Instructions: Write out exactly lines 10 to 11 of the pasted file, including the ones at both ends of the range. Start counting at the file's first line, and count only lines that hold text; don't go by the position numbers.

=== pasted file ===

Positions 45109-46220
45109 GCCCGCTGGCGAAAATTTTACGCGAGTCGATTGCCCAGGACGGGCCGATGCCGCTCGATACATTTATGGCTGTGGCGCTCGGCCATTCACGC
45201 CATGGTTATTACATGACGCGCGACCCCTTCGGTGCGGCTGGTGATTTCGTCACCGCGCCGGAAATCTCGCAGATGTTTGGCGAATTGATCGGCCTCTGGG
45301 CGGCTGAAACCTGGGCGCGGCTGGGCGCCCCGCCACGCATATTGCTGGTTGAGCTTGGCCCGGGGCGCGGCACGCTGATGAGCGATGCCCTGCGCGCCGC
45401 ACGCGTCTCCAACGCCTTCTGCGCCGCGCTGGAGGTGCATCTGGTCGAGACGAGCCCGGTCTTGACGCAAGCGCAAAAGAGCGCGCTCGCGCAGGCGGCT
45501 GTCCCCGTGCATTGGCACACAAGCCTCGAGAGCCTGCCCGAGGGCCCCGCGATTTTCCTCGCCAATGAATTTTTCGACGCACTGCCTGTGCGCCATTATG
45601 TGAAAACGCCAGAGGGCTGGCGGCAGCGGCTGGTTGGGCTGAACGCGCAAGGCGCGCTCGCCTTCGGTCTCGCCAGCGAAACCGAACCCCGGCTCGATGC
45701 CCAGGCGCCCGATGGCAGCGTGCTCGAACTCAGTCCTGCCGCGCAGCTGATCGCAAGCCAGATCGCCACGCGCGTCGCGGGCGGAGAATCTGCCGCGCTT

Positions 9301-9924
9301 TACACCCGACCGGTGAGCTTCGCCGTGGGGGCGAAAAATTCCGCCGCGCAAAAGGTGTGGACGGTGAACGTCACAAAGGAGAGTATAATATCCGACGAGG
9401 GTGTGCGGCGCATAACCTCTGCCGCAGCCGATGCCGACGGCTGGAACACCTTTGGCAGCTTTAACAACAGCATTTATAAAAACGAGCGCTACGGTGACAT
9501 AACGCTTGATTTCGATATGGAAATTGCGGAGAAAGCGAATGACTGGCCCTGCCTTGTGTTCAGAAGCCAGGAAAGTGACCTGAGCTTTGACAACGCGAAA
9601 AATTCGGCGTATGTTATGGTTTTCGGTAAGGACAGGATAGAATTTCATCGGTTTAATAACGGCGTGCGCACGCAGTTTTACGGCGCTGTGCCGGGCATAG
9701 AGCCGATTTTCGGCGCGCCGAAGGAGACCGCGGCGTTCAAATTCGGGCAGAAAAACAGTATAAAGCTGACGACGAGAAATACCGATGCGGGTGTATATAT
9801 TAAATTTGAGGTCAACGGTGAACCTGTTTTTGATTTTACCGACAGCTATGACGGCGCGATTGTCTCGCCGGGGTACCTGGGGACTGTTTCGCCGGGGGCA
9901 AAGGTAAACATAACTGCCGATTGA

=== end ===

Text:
9301 TACACCCGACCGGTGAGCTTCGCCGTGGGGGCGAAAAATTCCGCCGCGCAAAAGGTGTGGACGGTGAACGTCACAAAGGAGAGTATAATATCCGACGAGG
9401 GTGTGCGGCGCATAACCTCTGCCGCAGCCGATGCCGACGGCTGGAACACCTTTGGCAGCTTTAACAACAGCATTTATAAAAACGAGCGCTACGGTGACAT